It seems clear that section 3(1)(a) does not apply. Canada’s delegates to the Doral G7 will not be attending as consideration for some act or omission by President Trump. This is not a case of quid pro quo (e.g., “you come to Doral and I will remove the steel tariffs”).

That leaves section 3(1)(b). Can it be said that the Canadian delegation’s presence at the Doral G7 is to induce (convaincre) President Trump to use his position to influence any acts or decisions of the United States? I think it can. Influence is what international summitry is all about. Every delegation is seeking to influence the other delegations and the states they represent. The term “induce” might seem to have a technical meaning beyond mere influence, but the French term convaincre (convince) suggests otherwise.

The exceptions probably don’t apply

The analysis above suggests that it is at least possible that the prime minister and the rest of the would-be delegates to the Doral G7 are exposing themselves to criminal liability if they choose to go. Merely by attending this event at a Trump-owned property, they may be committing the offence of bribing a foreign public official contrary to section 3(1) of the Act.

Section 3(3) excludes certain cases from the scope of the offence. First, no person is guilty of the offence if the loan, reward, advantage or benefit is permitted or required under foreign law. I cannot say whether holding a G7 at a resort owned by the president is permitted under US law or not. But based on American reaction to the Doral announcement so far, it is at least uncertain whether Canadian delegates to the Doral G7 could successfully invoke this provision.

The second exception applies where the person is made to pay the reasonable expenses incurred in good faith by or on behalf of the foreign public official, and those expenses are directly related to promoting the person’s products and services, or performing a contract between the person and the foreign state. This provision does not apply. The Canadian delegates are not promoting their own products and services, nor are they performing a contract between themselves and the United States. In any case, the cost of holding the G7 at Doral is hardly a reasonable expense incurred in good faith by President Trump.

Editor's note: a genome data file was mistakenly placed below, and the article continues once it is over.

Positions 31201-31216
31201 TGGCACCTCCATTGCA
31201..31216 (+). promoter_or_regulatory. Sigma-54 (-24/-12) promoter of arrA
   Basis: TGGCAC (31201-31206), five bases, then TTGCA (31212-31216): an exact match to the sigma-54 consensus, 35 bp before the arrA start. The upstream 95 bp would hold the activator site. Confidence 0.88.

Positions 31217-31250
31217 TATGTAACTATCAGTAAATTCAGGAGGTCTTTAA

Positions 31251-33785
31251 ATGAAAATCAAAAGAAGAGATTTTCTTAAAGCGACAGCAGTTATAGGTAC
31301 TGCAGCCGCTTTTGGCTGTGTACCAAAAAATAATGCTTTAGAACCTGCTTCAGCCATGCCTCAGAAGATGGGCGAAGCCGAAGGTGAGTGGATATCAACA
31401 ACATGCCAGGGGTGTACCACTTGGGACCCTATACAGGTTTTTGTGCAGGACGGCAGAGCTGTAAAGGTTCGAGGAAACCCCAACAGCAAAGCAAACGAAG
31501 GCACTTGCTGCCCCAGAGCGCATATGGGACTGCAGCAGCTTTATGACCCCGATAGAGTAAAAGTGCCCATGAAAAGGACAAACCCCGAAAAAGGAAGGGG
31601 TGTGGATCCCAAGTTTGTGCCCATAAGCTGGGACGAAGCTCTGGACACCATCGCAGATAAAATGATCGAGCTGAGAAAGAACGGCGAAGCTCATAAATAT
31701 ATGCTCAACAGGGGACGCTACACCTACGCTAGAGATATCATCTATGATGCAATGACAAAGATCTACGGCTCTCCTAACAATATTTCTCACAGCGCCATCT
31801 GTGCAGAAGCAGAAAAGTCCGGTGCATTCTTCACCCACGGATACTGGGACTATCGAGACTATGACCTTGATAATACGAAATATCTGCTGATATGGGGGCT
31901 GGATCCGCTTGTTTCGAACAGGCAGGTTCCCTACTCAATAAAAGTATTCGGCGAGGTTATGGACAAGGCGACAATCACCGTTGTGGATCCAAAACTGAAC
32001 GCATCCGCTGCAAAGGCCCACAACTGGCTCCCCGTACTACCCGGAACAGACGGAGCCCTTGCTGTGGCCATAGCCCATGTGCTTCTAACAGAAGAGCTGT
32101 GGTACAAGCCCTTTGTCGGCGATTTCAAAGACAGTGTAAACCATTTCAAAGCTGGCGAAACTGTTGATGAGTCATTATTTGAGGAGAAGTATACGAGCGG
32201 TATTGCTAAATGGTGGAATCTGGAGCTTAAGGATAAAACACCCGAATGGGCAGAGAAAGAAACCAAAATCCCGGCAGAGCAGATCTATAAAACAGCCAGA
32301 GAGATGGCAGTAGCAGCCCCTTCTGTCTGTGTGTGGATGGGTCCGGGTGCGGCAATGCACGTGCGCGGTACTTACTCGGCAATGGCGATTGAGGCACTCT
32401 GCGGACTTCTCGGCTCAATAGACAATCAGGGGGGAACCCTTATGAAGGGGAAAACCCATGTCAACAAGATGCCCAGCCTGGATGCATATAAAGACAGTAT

The OECD treaty underlying the Canadian law

I have focussed this discussion on the terms of Canada’s anti-bribery statute. But that Act’s full title is “An Act respecting the corruption of foreign public officials and the implementation of the Convention on Combating Bribery of Foreign Public Officials in International Business Transactions, and to make related amendments to other Acts”. This tells us that the Act is meant to perform Canada’s obligations under the OECD’s Anti-Bribery Convention.[3] Courts interpreting the Canadian law have looked to the underlying OECD treaty.[4]

The fact that the Canadian Act implements an OECD treaty is intriguing in its implications. All of the five other G7 states invited to Doral in 2020 are parties to that same treaty. Furthermore, the OECD web site reports that they all have domestic legislation implementing the treaty. If the rest of the Doral G7 invitees are states parties to the Anti-Bribery Convention, and they have all implemented it in their domestic law, their politicians and officials may find themselves in roughly the same predicament I have described for the Canadian delegation.

So the question is: if President Trump throws a party for the G7 leaders at his golf club in Florida, will anyone dare to come?

UPDATE: President Trump announced late on Saturday night (just as I was finishing this blog post) that the G7 won’t take place at Doral:



[1] The Act was amended to strengthen it in 2013 by the Fighting Foreign Corruption Act SC 2013 c. 26.

[2] The definition of foreign public official also includes “a person who performs public duties or functions for a foreign state”. President Trump employs family members in various advisory positions. This suggests that even if the Doral golf resort turns out to be owned by President Trump’s children or other family members, the foreign public official requirement could be met.

[3] Convention on Combating Bribery of Foreign Public Officials in International Business Transactions 1997 [1999] CanTS no. 23.

[4] E.g., R. v. Karigar 2017 ONCA 576 at paras. 37-42 (rejecting the submission that the court below erred in looking to the Convention for interpretive purposes. Another anti-corruption treaty to which Canada is a party, the United Nations Convention Against Corruption 2003 [2007] CanTS no. 7, may also be relevant for interpretive purposes.